It's hard to swim against the current. But it's not impossible to do so.

Most stocks have fallen hard in the current market correction that was initially caused by worries about the coronavirus and is now being worsened by plunging oil prices. There are exceptions, though. Three profitable healthcare stocks have trounced the overall market indexes and could be poised to continue outperforming the market. Here's which stocks are swimming against the current -- and why they're winning.

$1 bill folded into an arrow that's pointing up

Image source: Getty Images.

1. Regeneron Pharmaceuticals

Shares of Regeneron Pharmaceuticals (NASDAQ:REGN) are up more than 20% over the past month, a period where the S&P 500 index tanked by 17%. Regeneron has defied stock market gravity thanks to three pieces of good news.

First, the biotech announced on Feb. 4 that it's working with the U.S. Department of Health and Human Services (HHS) to develop a treatment for the novel coronavirus. Regeneron already developed an antiviral drug for treating Ebola and has worked with HHS on developing a treatment for MERS, which is also a member of the coronavirus family.

Second, Regeneron announced better-than-expected fourth-quarter results two days later. Its eye-disease drug Eylea generated 11% year-over-year sales growth. Sales for cancer immunotherapy Libtayo more than quintupled compared to the prior-year period.

Third, Regeneron announced positive results on Feb. 8 from a late-stage clinical study evaluating Eylea in treating moderately severe to severe non-proliferative diabetic retinopathy (NPDR). Although this was the least of the catalysts boosting Regeneron's shares, the results could set the stage for the company to pick up another approved indication in the future for its blockbuster drug.

2. Gilead Sciences

Gilead Sciences (NASDAQ:GILD) stock is up around 5% over the last four weeks, a much better performance than the major market indexes. Like Regeneron, Gilead benefited from news about its antiviral program targeting COVID-19, the disease caused by the novel coronavirus.

There's a good reason to view Gilead as the leader in the coronavirus race. A World Health Organization (WHO) official stated in late February that Gilead's antiviral drug remdesivir is the "one drug right now that we think may have efficacy." Gilead has already started two late-stage clinical studies evaluating remdesivir in treating COVID-19. 

But its coronavirus program hasn't been the only news for Gilead in recent days. The company announced on March 2, that it plans to acquire clinical-stage biotech Forty Seven (NASDAQ:FTSV) for $4.9 billion. Forty Seven's lead candidate is experimental blood cancer drug magrolimab.

The purchase of Forty Seven fits perfectly with Gilead's strategy of making bolt-on acquisitions of small-to-medium-sized biotechs. And with Gilead Sciences CEO Daniel O'Day's background in oncology development, Gilead's scooping up of a cancer-focused small biotech like Forty Seven makes sense.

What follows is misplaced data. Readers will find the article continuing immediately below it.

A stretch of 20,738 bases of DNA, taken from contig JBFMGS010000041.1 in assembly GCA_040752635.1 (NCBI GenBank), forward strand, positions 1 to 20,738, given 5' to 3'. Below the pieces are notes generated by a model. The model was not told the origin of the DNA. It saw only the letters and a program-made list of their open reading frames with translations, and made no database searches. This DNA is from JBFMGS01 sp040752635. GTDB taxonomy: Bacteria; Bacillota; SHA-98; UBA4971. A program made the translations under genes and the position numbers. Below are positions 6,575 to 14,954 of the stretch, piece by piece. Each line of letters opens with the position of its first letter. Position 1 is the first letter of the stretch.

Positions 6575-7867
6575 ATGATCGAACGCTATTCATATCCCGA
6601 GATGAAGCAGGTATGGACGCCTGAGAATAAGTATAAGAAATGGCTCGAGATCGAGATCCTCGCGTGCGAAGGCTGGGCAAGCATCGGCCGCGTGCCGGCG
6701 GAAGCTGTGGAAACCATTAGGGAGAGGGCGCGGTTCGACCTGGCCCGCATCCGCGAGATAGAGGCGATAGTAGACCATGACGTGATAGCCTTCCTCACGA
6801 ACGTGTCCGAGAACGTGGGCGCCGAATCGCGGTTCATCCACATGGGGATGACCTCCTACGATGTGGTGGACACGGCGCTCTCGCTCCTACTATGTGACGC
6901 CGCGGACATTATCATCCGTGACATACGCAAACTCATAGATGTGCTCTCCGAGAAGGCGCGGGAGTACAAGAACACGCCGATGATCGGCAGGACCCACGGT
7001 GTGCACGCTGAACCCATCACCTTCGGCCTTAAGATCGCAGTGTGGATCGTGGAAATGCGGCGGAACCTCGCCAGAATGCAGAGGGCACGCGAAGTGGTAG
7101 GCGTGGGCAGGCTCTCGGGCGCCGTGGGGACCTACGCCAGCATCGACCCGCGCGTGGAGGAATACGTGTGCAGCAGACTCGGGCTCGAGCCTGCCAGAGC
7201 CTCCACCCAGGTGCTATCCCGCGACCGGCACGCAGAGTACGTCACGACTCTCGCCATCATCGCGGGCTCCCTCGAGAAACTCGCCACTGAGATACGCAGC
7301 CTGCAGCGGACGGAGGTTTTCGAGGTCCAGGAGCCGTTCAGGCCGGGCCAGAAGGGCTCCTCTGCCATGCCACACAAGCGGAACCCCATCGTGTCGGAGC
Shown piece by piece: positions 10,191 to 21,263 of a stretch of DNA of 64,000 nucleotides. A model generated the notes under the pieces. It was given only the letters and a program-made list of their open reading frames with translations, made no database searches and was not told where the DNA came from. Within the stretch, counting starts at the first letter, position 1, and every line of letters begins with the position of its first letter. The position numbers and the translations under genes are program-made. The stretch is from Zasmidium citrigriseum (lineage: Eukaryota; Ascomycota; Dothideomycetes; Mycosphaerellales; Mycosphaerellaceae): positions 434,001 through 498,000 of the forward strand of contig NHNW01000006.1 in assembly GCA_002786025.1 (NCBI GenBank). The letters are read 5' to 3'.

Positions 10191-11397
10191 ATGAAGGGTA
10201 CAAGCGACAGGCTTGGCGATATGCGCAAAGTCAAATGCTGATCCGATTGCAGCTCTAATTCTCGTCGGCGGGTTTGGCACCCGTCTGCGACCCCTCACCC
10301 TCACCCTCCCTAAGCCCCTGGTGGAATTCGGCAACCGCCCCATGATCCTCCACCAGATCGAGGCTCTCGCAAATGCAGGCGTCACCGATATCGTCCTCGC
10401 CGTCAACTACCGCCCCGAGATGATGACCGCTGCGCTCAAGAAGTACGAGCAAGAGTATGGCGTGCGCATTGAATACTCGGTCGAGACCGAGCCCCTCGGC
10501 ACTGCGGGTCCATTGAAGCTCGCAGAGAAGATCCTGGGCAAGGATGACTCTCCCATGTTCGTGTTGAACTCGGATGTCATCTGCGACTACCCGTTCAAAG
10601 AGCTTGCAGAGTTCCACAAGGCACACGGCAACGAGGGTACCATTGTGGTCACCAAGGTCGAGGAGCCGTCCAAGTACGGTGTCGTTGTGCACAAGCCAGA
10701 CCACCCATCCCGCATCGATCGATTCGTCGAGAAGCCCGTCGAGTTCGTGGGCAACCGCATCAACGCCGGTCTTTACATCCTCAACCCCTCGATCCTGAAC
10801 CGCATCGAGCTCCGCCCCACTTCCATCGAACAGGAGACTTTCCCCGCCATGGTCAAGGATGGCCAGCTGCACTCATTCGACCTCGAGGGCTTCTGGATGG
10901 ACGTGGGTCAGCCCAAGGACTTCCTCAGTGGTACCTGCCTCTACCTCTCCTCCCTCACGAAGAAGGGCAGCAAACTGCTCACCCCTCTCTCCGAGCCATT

3. DexCom

It's not just big biotech stocks that are beating the market. Shares of DexCom (NASDAQ:DXCM) have jumped close to 10% over the last month. And the medical device company managed to achieve this gain without having any positive ties to coronavirus programs.

DexCom's shares are performing well because its business is performing well. The company announced good news across the board with its Q4 results. Revenue soared 37% year over year with continued momentum for DexCom's G6 continuous glucose monitoring (CGM) system. DexCom's adjusted earnings in Q4 blew past Wall Street estimates.

Some companies could experience a negative fallout from the coronavirus outbreak or from lower oil prices, but not DexCom. The medical device maker looks for a strong year in 2020 as its G6 CGM system gains momentum, especially in international markets.

DexCom also reported even more good news for its G6 CGM system on Feb. 19. The company is teaming up with Insulet (NASDAQ:PODD) to integrate the G6 CGM with Insulet's insulin pumps. DexCom and Insulet also agreed to integrate the not-yet-released G7 CGM system with Insulet's insulin pumps.

Continued momentum?

Regeneron, Gilead, and DexCom should be able to continue their momentum and keep outperforming the overall market. For Regeneron and Gilead, the primary catalyst is likely to be progress with their respective COVID-19 programs. For DexCom, it's all about the company's G6 CGM sales.

Over the long run, I like the prospects for Gilead and DexCom the most. Gilead could soon win approval for filgotinib, an immunology drug with huge sales potential. DexCom's rollout of the G7 CGM should keep the company at the forefront in diabetes management. The worries about the coronavirus will likely fade over time, but my view is that the opportunities for Gilead and DexCom won't.